Gumshoe readers wanna know: What’s a “Liberty Voucher?”
And you can see why — inspired by the success of the ads that tease us about “Freedom Checks” or “Trump Bonus Checks”, this one from Nilus Mattive is all about getting your attention with the idea that those who don’t have enough cash flow to retire comfortably can “claim” lots of income.
Here’s the intro to the latest ad for Nilus Mattive’s Rich Life Letter, which is the latest intro-level retirement/income-focused newsletter from Agora Financial — Mattive has been around for a while, he was previously the headliner for the now-defunct Income Superstars letter over at Weiss.
“Act by May 30 to maximize your share of approximately $626 billion paid out to Americans who own this strange type of certificate.
“Make sure you claim your…
“American ‘Liberty Vouchers’
“So you have the chance to collect a check for as much as $3,465, $12,909 or even $42,489… starting today!”
With all the ads along these lines, the income is real — but it’s pitched as a “save your retirement” idea, and I always get a lot of questions from folks who really just need more money to get through each month, and you don’t get income without investment. They tend to see the big bold $12,909 income part and don’t think about the math or the small print that indicates you would have to invest a quarter of a million dollars in these kinds of stocks to get income like $12,000 per year, let alone per month.
So yes, although the investments are real, that’s what they are… investments. Such ads almost always use the word “claim” to keep you reading hoping that you’ll be able to get something for free (you deserve it, after all — you’re a good person and a patriot and you brush your teeth regularly)… but the word is really “buy.”
And he takes advantage of the sentiment that the rest of the world is out to get us, by painting this as a way to “liberate” your money from other countries…
“‘Liberty Vouchers’ are a special type of certificate that allow Americans to claim a share of “liberated” income brought back home to the United States in the form of regular income checks.
“I call them ‘Liberty Vouchers’ because they allow Americans to liberate their hard-earned money from countries that take advantage of our goodwill….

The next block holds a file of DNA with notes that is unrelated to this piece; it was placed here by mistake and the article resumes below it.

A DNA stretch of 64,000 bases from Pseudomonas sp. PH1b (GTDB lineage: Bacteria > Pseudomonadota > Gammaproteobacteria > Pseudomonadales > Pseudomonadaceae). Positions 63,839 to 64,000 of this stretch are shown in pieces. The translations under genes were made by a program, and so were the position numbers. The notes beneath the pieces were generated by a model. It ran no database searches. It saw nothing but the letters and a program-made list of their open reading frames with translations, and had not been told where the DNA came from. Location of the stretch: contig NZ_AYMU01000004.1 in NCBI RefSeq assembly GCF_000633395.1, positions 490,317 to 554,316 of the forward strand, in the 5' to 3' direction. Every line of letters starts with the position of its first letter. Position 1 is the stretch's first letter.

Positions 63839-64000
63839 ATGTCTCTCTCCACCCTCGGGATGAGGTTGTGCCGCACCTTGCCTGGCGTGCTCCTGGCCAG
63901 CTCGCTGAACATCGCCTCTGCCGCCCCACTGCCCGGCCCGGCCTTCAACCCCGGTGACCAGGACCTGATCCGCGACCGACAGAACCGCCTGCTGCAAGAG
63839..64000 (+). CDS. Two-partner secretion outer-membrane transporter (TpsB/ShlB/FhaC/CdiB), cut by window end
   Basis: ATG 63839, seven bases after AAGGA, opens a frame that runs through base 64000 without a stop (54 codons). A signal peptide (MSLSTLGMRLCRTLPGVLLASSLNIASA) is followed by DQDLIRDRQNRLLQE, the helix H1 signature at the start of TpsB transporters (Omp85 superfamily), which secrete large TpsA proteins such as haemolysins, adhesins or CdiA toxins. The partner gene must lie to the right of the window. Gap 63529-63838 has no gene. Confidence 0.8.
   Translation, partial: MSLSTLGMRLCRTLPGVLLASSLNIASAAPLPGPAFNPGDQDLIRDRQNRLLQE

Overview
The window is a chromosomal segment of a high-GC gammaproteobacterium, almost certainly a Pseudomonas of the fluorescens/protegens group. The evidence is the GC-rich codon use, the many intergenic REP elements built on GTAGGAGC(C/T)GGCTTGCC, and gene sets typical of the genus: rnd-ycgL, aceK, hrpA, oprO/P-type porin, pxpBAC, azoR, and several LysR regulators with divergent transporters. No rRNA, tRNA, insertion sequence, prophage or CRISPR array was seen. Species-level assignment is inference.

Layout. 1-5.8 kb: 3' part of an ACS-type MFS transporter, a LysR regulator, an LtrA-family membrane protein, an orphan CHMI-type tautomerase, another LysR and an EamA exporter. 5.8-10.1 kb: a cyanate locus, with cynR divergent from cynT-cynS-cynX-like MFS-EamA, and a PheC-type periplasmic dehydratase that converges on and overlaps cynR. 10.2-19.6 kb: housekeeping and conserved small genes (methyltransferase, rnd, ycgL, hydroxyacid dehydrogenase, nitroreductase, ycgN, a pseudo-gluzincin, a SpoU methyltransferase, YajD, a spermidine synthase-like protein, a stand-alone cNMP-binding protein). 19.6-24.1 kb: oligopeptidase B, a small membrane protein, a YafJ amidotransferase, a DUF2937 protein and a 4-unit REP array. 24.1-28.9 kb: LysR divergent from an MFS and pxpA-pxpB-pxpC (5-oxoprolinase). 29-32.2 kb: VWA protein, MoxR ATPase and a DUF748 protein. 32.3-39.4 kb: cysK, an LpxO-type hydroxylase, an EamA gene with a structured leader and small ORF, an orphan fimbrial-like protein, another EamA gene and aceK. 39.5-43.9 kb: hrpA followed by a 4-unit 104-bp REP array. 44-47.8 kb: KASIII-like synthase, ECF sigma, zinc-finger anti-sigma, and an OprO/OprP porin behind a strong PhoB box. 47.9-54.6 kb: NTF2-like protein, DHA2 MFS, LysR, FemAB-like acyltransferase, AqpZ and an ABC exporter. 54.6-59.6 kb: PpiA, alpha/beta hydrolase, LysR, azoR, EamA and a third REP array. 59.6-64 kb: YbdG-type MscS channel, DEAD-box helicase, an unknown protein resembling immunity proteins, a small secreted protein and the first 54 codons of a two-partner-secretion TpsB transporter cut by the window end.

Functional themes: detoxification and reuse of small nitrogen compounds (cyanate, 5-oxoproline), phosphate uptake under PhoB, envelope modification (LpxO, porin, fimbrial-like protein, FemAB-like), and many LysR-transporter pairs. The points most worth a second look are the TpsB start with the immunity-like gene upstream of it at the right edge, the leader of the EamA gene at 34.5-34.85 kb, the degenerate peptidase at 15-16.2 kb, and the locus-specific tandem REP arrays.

“… if you’re tired of seeing your tax dollars go overseas to help countries that hate the USA…
“Who burn our flag…
“And lay siege to our embassies…
“When they should pay us for protecting their behinds…
“Then ‘Liberty Vouchers’ are the perfect opportunity to get even.
“Because each ‘Liberty Voucher’ liberates money from these ungrateful countries…
“And dumps it straight into your bank account.”
The sad news, of course, is that you don’t “claim” a “Liberty Voucher” … you buy a “Liberty Voucher.”
And, of course, the patriotic and official-sounding name and the rousing “they should pay us” language is aimed squarely at those who are a little bit older and perhaps already a little grumpy about the fact that schoolchildren no longer recite the Pledge of Allegiance, or about the treatment of military veterans, or scared about Social Security, or generally feeling like the rug’s getting pulled out from under them. It’s not a coincidence that people in their 60s are also the target market for investment newsletters — for many Americans, that’s when the ugly truth of limited retirement savings hits home… and when those who do have a decent savings set aside begin to worry about how to manage it.
That’s not meant as judgement of those potential customers, but, as hit home for those who read the “Russian Ads” that are the target of so much attention on Facebook, people, including you and I, are a lot easier to manipulate and herd with language and images than we like to think.
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Copywriting at its best is emotional and manipulative, and it works.